Definition of Economics

As you start your class in economics, you are getting yourself into a wide field that has been here with us for at least a century. But what is economics, really? So first things first, let us learn the meaning of economics.

Meaning of Economics from Early Economists

There is no best definition for economics, but economists have agreed on standard ways of defining the term after looking at the definitions of dead economists like Alfred Marshall, John Maynard Keynes, Adam Smith, Karl Marx, and Paul Samuelson.

Let has start with Adam Smith’s definition. Smith defined economics as ““an inquiry into the nature and causes of the wealth of nations.”

This definition of economics by Adam Smith has received a lot of criticisms. Some say that Adam’s definition is limited in scope as it deals only with wealth. Others say that Smith unnecessarily laid a lot of emphasis on material wealth rather than the wellbeing of the whole society of beings.

How can we possibly look at the scarcity of resources if we only focus on how nations create wealth? Well, we have to look further towards a simple and best definition of economics that most economists will agree with.

Alfred Marshall gave another peculiar definition of economics. Marshall said that economics is a field of social science which involves the study of wealth and mankind. Simply put, he defined the concept as the study of man in the ordinary business of life.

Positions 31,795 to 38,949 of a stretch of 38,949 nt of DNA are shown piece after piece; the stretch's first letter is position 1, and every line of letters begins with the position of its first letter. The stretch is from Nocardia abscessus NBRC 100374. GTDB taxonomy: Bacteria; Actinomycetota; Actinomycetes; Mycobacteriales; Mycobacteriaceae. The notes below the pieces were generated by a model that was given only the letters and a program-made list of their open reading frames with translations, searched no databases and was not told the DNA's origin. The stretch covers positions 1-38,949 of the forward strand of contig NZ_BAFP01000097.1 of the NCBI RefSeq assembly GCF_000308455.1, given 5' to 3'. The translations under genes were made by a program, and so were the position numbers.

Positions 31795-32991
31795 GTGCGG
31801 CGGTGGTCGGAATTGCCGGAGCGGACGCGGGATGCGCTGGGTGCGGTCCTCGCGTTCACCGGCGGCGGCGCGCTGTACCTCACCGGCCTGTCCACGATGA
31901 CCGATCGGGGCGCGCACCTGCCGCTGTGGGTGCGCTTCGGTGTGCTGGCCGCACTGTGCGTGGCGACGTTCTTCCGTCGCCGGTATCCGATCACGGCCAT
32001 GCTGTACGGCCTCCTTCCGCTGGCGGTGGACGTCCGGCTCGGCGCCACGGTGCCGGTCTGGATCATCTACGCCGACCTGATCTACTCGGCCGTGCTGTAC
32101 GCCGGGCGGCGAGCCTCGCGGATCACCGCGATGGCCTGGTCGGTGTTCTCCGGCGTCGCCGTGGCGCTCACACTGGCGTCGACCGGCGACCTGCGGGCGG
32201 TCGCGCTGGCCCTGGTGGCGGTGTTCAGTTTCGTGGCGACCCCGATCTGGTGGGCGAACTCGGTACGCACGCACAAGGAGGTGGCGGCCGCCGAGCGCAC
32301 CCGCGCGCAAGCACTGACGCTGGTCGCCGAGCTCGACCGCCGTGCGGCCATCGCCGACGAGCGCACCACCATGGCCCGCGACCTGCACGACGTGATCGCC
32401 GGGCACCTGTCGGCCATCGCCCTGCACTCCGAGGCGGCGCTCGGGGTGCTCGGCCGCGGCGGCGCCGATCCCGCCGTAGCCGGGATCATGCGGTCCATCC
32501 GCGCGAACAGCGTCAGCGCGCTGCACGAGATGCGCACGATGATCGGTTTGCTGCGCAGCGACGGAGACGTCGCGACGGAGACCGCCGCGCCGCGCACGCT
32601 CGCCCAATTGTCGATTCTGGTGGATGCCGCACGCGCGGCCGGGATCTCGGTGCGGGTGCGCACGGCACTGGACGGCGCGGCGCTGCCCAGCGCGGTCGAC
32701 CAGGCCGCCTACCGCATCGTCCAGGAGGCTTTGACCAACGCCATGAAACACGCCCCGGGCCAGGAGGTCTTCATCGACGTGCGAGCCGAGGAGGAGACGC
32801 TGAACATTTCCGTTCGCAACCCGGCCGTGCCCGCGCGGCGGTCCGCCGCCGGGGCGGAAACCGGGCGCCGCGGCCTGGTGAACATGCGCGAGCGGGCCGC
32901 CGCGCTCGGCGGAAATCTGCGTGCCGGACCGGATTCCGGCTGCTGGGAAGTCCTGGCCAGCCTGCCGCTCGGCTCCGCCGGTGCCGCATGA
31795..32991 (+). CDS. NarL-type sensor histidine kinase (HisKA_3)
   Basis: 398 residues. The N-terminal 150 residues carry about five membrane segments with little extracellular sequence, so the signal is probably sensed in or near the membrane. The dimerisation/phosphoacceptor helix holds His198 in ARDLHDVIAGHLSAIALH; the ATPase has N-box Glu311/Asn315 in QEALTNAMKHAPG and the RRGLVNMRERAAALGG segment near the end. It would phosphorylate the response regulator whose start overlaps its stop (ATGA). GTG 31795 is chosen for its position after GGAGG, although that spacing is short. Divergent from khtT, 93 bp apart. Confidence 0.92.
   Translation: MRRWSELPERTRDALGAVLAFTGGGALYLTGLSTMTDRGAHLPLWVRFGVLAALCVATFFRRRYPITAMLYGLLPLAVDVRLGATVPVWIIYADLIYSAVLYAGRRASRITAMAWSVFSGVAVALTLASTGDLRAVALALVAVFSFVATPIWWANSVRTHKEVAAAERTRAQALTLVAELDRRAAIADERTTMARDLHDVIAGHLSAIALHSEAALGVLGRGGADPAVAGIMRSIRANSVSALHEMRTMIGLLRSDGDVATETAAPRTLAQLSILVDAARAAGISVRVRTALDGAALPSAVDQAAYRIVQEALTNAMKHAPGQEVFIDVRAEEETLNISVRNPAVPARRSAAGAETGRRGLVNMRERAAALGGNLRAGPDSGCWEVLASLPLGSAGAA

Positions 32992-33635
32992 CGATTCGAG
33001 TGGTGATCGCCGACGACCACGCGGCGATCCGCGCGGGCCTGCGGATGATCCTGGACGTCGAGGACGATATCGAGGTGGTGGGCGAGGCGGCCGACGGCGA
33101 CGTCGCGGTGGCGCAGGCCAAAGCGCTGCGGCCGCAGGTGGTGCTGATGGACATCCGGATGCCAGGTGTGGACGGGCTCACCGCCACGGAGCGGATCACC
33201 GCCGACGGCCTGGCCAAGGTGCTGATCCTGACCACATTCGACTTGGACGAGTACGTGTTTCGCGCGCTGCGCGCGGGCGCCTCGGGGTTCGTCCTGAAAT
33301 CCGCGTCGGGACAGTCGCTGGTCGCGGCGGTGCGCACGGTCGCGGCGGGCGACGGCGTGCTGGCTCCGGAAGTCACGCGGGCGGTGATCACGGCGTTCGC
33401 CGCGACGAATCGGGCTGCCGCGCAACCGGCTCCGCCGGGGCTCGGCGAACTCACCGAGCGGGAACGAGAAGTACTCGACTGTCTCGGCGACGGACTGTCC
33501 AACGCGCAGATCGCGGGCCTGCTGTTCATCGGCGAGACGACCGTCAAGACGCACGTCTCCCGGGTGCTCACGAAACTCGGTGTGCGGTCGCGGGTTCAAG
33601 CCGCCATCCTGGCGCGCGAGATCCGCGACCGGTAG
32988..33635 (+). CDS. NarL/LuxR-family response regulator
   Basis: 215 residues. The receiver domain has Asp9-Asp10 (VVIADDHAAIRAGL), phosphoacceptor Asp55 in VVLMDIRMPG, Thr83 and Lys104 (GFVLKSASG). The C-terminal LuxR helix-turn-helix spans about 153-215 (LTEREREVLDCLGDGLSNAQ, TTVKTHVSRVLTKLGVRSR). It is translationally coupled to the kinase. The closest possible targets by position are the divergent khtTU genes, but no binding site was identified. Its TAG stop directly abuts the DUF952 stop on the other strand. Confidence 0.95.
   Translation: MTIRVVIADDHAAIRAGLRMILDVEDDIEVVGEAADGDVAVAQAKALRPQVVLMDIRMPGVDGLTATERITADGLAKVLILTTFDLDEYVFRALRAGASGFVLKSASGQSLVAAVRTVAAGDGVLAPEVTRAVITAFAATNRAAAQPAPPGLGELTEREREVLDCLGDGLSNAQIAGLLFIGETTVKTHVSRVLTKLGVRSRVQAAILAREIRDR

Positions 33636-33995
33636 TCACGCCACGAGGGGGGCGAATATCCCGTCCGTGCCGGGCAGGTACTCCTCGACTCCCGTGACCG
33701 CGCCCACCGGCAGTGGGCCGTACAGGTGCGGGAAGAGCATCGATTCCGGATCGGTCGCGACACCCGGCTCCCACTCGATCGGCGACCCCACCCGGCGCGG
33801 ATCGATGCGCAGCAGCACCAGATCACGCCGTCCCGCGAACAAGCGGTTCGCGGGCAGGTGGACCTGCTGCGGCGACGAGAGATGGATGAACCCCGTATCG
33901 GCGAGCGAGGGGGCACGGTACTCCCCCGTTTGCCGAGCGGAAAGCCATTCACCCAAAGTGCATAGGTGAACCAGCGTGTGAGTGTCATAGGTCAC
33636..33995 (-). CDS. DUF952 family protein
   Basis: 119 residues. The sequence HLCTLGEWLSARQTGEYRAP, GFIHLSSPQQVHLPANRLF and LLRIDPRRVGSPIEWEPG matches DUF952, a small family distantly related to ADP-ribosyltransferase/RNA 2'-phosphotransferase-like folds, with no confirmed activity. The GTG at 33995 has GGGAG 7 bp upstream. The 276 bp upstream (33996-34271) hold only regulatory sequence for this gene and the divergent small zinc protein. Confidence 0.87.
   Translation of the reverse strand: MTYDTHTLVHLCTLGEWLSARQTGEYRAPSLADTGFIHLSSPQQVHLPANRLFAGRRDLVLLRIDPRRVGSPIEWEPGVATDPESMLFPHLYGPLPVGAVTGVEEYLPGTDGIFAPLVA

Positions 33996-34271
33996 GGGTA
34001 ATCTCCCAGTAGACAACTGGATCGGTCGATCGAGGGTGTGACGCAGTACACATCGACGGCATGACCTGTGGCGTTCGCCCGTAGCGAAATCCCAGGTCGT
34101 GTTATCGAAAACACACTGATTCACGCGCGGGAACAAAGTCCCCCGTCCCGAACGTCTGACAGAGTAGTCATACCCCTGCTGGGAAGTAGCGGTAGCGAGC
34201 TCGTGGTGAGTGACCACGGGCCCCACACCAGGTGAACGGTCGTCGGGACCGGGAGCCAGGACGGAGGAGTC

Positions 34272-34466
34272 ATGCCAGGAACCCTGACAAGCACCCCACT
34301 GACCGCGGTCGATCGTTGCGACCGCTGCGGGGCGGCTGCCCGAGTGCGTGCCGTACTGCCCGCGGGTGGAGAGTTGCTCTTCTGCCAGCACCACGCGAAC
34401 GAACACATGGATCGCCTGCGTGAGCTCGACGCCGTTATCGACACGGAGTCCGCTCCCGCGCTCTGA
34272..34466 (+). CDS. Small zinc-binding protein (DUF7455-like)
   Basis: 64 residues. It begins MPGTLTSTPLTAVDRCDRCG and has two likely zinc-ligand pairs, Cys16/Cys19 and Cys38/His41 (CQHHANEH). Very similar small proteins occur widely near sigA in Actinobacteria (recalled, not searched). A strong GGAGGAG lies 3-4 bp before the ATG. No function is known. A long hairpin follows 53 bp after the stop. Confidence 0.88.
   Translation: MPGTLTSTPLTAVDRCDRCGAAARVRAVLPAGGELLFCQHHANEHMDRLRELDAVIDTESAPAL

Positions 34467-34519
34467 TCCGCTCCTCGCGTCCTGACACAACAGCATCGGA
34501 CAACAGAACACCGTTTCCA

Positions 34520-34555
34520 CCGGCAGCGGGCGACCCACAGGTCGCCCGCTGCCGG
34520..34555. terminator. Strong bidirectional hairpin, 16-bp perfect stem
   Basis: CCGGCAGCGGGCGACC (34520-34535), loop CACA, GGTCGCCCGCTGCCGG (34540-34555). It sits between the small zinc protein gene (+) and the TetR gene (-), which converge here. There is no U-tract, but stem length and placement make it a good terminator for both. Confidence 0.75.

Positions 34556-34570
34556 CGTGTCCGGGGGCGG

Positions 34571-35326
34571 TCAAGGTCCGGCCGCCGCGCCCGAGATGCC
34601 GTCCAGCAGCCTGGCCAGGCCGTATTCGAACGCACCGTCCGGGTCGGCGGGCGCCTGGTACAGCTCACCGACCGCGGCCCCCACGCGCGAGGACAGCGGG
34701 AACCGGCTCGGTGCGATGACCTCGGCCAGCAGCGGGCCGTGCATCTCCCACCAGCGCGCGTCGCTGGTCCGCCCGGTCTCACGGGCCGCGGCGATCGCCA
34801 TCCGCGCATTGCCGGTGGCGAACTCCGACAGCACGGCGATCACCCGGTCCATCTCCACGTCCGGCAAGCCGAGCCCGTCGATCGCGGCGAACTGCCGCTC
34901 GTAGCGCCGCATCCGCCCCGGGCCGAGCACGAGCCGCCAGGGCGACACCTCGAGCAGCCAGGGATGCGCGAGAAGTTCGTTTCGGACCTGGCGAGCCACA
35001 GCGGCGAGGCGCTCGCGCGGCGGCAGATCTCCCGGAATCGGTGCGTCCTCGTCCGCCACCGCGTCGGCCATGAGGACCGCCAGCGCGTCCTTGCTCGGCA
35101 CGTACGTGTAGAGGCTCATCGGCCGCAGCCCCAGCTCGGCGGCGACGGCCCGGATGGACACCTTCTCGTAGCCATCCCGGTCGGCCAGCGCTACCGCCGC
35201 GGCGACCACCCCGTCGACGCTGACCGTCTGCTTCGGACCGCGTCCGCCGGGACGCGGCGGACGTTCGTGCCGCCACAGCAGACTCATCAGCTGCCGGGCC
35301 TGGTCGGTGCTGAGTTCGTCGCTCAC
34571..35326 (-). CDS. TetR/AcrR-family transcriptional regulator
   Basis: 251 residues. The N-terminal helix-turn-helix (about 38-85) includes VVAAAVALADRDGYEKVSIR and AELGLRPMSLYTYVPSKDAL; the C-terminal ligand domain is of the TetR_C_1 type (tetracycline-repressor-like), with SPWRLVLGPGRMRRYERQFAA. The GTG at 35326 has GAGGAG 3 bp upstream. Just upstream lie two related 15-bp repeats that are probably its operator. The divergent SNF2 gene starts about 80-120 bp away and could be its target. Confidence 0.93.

Modern Definitions of Economics

Paul Samuelson built a modern definition by bringing together ideas from the early economists. His definition brings out the meaning of economics as: “the study of how people and society choose, with or without the use of money, to employ scarce productive resources which could have alternative uses, to produce various commodities over time and distribute them for consumption now and in the future among various persons and groups of society.”

What a mouthful definition. Can we get something simpler for a diploma student? Well, first digest what Samuelson says by breaking it down into the following elements:

  • People and society (known as economic agents)
  • Resources (money or otherwise)
  • Scarcity
  • Human wants (Samuelson calls it alternative uses)
  • Products and services
  • Distribution
  • Consumption
  • Time – now and in the future

These are the key aspects that you need to consider when defining economics and other related concepts. Basically, you arrive at a comprehensive definition of economics by weaving these elements together.

The dictionary definition of the term states that economics is the “branch of knowledge concerned with the production, consumption, and transfer of wealth”

Investopedia suggests that “Economics is a social science concerned with the production, distribution, and consumption of goods and services.”

Vancouver Island University defines economics as “Economics is the study of the use of scarce resources to satisfy unlimited human wants.”

Economics as a method of study is the process of trying to solve the economic problem. What is the economic problem? The economic problem is to match limited resources with unlimited wants and needs.

Therefore, economics is simply the study of how people allocate scarce resources to production, distribution, and consumption, both individually and collectively with an aim of satisfying the unlimited human wants.

This definition is clearly illustrated by the figure below:

Definition of Economics

So, when defining economics don’t forget to mention the following items: scarce resources, production, consumption, unlimited human wants, and individuals/groups.

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